Amber Shields – Visions of Johanne
“There is a statue called The Pioneer Woman in the middle of Ponca City, Oklahoma, my grandmother’s hometown. It serves as a tribute to the frontier women who helped settle the American West. As a child, I fixated on her bronze bonnet and proud stride – family tales of my mother as a child climbing to the top or the family portrait taken at her feet. Born into a family of women, the statue resonated deep within me. And today, the Pioneer Woman stands as a reminder of a similarly fierce woman in my life – my grandmother, Johanne.
As I imagine with most pioneer women, it is impossible to tell a traditional story of a life content. And her story is also a different one. She is a woman, sometimes mean, who pioneered her own path of feminism at an unacceptable time, who fought the traditional female role her entire life and one who, at the end of her life, painfully hesitates to confront the face of mortality Over the last 15 years, my grandmother has allowed me to document her life and now, her death.
At the beginning, photographing her was my way of learning more about her life. From her weekly trips to the hair parlor to her enthusiasm for cooking a good southern meal, my early images depict the daily routines of a vibrant, self-sufficient woman. I came to recognize she was at the forefront of the second feminist movement, albeit not by choice. With outside appearances manicured, on the inside my grandmother locked out an abusive husband, the stigma of divorce, and sexism in the office as she built a successful career in the only field permissible for a woman at the time, an executive secretary. She was the breadwinner and matriarch of her family. She defied all measures during a time when women were suppose to stay at home and Ozzie and Harriet were the model family.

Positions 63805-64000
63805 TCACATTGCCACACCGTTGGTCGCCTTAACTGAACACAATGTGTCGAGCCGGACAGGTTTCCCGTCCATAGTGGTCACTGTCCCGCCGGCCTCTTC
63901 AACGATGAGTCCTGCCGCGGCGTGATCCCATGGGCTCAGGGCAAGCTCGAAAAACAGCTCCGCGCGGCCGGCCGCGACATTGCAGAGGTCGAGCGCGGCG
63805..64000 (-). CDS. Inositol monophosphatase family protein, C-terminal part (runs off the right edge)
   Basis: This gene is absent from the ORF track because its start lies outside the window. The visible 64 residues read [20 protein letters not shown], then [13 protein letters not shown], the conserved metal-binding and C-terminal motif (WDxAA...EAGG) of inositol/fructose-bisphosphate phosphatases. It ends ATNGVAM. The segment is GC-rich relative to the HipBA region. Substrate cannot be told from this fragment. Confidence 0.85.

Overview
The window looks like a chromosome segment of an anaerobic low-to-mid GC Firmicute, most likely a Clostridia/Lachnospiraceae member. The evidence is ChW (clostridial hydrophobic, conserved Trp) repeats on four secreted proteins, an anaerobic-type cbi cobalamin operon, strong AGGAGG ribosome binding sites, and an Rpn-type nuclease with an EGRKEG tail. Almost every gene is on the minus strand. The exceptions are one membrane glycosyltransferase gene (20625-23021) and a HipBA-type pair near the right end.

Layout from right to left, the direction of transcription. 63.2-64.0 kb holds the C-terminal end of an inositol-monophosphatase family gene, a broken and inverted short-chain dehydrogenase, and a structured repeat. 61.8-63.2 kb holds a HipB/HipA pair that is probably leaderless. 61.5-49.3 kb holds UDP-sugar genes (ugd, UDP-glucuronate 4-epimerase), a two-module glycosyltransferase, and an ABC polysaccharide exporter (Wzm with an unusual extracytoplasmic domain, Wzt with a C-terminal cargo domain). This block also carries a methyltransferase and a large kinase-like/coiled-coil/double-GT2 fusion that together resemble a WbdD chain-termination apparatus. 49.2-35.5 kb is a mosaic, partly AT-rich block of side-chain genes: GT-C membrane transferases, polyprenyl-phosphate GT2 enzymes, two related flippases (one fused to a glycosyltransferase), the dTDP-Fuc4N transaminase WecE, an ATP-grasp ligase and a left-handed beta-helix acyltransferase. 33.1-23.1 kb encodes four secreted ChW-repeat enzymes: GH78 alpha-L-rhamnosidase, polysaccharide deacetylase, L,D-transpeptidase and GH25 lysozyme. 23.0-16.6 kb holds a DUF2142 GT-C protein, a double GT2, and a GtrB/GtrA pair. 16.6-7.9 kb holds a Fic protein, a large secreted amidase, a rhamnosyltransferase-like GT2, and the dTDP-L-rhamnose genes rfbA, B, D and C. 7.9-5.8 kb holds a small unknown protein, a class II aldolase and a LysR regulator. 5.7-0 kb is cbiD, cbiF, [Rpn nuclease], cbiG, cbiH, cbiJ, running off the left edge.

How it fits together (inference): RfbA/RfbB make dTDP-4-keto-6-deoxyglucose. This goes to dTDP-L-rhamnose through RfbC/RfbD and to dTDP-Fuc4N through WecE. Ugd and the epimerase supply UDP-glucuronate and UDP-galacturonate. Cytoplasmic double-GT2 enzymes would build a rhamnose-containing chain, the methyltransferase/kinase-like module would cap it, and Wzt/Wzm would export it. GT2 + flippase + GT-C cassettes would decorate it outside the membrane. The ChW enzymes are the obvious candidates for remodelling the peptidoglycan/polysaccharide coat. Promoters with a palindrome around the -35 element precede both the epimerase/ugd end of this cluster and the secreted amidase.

But as the years passed my images of her became increasingly macabre. From frequent visits to relatives’ gravesites, to stints in nursing homes for broken bones, the images mark her physical and mental battles with mortality. At times, a bottle tucked away under the sink was her only coping mechanism for the isolation and boredom of a world that was becoming increasingly limited. And because of our intimate relationship, I was there. I was allowed to be present at her most vulnerable time. Like a family recipe, she was passing down the accumulated wisdom from her life. As a witness, a granddaughter and a documentarian, Johanne’s final lesson to me is a greater understanding of mortality.”